All over the media last week were reports that the prevalence of food allergies is grossly overestimated. That is indeed good news, let’s have a quick look at the systematic review that led to these statements (1).
The review focused on foods which account for over 50% of food allergies: cow’s milk, hen’s egg, peanut, tree nuts, fish, and shellfish. The authors looked through 1,216 papers and through an undoubtedly arduous quality assessment, reduced the number to be included in the review to 182, 72 of which are related to the foods listed previously.
In short, there are several critical limitations that make conclusions and treatment of food allergies difficult. First, there is no standard definition of a food allergy. Not all studies provide a definition and not all include non IgE-mediated immune responses. Studies also use different methods to diagnose a food allergy; in general there are: self-report, a skin prick test, food-specific IgE determination, or a double-blind, placebo-controlled food challenge, which is considered the gold standard. However, because of resources and risk, and a lack of criteria for a positive test, it is not frequently used.
From data pooling, self-reporting of food allergies generally shows a greater incidence than the 3 methods listed above. The authors note a need for standardizing tests for a clearer picture. Data also show a recent increase in allergy prevalence, though it is difficult to determine if this reflects an increased awareness, or a true increase. As stated by the authors, “food allergies affect more than 1% or 2% but less than 10% of the US population.” Clearly this is a messy area to interpret.
The authors conclude that as far as management techniques for food allergies, we still need more studies. They reviewed areas including: elimination diets, immunotherapy, food substitutions/alterations, diets in breastfeeding women, medical or pharmacologic therapies, probiotics, education, prevention, breastfeeding, maternal diet during pregnancy or lactation, and special infant diets.
I am surprised at the lack of efficacy of many of these strategies. Perhaps the most surprising is that the authors could only identify 1 randomized, controlled trial on the elimination diet, though it is apparently the therapy of choice. Also, you may recall from media headlines some neat work lately on immunotherapy with peanuts. However, this method is still being researched and cannot yet be medically used. The authors note still unknown safety issues.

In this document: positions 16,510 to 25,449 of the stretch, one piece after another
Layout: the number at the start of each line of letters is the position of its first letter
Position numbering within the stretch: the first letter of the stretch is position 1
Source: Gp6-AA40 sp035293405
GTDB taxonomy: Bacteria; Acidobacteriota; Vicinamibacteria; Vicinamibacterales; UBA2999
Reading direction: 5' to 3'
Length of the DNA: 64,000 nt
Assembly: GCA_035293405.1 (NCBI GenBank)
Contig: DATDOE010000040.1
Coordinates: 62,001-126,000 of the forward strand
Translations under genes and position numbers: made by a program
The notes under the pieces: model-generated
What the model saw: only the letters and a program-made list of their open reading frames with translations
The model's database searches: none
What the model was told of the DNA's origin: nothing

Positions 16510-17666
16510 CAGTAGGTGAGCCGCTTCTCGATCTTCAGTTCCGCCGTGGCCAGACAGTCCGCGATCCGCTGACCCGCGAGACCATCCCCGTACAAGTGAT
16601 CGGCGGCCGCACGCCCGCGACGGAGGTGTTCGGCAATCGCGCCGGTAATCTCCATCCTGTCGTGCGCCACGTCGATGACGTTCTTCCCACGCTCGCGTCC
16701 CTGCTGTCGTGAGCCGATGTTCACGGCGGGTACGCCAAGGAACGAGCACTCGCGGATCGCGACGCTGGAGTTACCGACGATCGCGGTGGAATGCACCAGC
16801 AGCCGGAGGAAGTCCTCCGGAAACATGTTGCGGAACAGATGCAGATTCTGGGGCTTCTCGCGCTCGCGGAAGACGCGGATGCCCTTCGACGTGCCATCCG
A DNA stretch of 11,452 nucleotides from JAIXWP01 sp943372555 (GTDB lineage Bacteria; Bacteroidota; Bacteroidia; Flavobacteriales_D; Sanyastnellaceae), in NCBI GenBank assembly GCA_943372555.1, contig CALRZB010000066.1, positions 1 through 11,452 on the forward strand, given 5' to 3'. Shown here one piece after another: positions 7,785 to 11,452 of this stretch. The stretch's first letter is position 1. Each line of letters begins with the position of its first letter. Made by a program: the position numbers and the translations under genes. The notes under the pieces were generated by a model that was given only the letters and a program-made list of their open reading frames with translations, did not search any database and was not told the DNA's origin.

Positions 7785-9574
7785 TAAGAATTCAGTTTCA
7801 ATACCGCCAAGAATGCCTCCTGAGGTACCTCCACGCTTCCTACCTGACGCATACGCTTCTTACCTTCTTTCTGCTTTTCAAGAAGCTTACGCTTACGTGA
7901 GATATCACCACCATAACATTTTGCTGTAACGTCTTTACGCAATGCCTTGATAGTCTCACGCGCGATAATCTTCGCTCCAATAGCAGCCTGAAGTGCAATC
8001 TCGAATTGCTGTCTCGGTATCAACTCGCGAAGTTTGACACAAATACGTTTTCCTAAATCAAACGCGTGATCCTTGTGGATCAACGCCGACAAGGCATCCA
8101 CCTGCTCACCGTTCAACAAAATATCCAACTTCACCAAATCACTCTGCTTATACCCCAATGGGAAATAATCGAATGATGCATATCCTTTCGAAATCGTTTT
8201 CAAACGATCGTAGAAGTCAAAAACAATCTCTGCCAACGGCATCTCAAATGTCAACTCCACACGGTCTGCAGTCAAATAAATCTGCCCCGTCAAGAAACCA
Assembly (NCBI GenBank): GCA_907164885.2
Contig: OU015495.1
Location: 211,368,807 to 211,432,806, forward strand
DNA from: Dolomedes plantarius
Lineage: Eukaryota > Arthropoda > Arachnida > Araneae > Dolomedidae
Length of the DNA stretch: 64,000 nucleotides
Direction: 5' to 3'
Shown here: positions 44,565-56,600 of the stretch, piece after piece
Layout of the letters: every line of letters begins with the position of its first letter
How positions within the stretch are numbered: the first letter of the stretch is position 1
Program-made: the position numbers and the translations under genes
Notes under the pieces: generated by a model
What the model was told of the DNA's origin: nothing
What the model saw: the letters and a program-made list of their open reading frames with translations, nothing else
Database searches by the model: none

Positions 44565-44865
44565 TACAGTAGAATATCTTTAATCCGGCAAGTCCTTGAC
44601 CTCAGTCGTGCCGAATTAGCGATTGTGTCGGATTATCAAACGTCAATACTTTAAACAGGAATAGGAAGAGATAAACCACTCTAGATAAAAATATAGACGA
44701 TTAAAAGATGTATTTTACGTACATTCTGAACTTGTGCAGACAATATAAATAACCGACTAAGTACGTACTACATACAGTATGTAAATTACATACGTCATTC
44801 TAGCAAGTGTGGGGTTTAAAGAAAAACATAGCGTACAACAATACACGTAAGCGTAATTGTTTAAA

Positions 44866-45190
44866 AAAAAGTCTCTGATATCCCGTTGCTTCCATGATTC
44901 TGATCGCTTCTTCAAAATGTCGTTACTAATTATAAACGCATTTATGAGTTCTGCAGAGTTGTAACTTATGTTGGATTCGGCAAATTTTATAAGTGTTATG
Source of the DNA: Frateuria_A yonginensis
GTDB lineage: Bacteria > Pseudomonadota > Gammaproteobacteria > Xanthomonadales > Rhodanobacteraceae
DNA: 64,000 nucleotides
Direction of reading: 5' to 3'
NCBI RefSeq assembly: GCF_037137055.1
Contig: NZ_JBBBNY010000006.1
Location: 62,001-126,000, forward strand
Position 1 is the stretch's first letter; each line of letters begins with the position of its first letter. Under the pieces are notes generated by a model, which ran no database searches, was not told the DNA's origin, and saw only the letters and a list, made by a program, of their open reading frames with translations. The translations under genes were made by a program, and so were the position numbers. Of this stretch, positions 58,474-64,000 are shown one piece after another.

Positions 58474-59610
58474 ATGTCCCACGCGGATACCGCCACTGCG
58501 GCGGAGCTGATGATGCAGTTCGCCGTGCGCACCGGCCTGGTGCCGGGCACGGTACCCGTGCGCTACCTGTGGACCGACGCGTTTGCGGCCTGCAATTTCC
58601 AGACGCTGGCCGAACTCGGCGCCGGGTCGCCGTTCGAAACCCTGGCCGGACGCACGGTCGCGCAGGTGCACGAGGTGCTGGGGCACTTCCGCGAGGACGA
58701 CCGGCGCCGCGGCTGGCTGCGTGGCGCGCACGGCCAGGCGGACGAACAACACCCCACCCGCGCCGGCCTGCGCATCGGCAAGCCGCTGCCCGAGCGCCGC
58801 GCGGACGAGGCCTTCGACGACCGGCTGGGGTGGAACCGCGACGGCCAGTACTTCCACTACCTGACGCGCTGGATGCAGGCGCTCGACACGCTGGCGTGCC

Finally, skin prick tests or serum IgE determination to foods risk overdiagnosis, especially in patients with nonspecific symptoms. According to the authors, these patients with a positive test for either have less than a 50% chance of actually having a food allergy, which is concerning. Subsequent, unnecessary nutritional changes may reduce diet quality.
I did not realize this topic of study was so convoluted. This seems like an important paper to highlight the desperate need for more standardization of, well, everything. As quoted from the NY Times, it is part of “a large project organized by the National Institute of Allergy and Infectious Diseases to try to impose order on the chaos of food allergy testing. An expert panel will provide guidelines defining food allergies and giving criteria to diagnose and manage patients. They hope to have a final draft by the end of June.”
In short, even with over 1,000 papers on food allergies, we are still far from a proper understanding of prevalence and effective treatments.
1. Chafen, J., Newberry, S., Riedl, M., Bravata, D., Maglione, M., Suttorp, M., Sundaram, V., Paige, N., Towfigh, A., Hulley, B., & Shekelle, P. (2010). Diagnosing and Managing Common Food Allergies: A Systematic Review JAMA: The Journal of the American Medical Association, 303 (18), 1848-1856 DOI: 10.1001/jama.2010.582